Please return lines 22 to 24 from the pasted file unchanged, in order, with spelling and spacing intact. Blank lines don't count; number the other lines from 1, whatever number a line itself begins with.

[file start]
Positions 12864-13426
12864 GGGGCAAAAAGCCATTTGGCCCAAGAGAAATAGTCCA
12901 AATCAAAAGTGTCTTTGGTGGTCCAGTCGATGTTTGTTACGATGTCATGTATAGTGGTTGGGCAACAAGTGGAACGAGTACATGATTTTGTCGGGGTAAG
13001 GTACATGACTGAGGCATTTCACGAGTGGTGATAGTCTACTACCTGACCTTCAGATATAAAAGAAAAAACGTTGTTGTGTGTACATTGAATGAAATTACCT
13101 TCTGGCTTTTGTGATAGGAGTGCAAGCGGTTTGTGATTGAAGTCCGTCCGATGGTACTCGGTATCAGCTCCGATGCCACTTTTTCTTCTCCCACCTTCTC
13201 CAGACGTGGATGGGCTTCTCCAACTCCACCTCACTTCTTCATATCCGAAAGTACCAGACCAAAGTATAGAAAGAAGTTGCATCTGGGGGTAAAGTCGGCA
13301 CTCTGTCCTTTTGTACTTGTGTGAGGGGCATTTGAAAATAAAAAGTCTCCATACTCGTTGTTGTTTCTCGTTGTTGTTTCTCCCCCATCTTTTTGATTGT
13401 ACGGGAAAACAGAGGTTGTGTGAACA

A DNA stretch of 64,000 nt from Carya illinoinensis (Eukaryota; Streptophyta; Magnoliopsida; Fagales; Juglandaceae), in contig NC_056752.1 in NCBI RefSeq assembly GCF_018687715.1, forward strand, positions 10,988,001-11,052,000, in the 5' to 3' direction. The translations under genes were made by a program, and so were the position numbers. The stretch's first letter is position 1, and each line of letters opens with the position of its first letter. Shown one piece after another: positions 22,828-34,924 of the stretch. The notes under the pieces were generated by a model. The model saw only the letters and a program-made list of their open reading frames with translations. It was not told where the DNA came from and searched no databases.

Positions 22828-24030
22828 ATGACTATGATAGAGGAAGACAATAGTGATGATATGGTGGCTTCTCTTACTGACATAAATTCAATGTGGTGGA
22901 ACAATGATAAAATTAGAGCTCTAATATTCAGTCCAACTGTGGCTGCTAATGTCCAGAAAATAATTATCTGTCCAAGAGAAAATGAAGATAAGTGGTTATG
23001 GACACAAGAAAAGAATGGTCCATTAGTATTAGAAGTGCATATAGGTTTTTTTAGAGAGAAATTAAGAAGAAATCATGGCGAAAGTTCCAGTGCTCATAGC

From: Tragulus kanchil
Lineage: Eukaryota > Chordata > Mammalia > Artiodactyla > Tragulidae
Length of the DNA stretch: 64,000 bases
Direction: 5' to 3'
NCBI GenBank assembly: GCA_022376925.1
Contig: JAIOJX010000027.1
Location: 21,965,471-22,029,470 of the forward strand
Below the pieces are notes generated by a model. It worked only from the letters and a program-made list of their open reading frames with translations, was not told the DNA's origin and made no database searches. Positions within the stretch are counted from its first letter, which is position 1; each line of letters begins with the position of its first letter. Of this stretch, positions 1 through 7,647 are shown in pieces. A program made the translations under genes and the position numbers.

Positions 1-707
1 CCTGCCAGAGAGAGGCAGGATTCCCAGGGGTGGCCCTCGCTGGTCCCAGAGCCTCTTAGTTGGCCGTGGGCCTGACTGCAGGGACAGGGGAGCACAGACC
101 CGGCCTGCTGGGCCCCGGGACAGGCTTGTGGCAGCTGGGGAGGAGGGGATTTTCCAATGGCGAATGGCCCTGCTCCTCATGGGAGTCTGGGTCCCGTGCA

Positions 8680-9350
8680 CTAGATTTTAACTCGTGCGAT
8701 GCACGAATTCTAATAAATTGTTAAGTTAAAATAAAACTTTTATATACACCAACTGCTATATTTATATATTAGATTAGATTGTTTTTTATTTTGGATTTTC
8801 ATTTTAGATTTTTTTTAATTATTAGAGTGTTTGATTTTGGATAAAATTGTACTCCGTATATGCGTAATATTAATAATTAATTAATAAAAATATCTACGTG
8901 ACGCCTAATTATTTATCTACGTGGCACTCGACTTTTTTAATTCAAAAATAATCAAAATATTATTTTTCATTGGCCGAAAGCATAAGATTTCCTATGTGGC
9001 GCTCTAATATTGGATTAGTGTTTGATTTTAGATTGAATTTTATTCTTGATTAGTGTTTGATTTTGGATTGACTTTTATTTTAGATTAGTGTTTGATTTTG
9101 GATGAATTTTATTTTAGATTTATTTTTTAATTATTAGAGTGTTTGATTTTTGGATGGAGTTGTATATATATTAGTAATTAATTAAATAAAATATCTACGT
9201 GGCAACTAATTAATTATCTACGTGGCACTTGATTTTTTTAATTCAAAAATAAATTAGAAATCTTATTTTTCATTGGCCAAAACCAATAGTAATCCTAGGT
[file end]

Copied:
Positions 1-707
1 CCTGCCAGAGAGAGGCAGGATTCCCAGGGGTGGCCCTCGCTGGTCCCAGAGCCTCTTAGTTGGCCGTGGGCCTGACTGCAGGGACAGGGGAGCACAGACC
101 CGGCCTGCTGGGCCCCGGGACAGGCTTGTGGCAGCTGGGGAGGAGGGGATTTTCCAATGGCGAATGGCCCTGCTCCTCATGGGAGTCTGGGTCCCGTGCA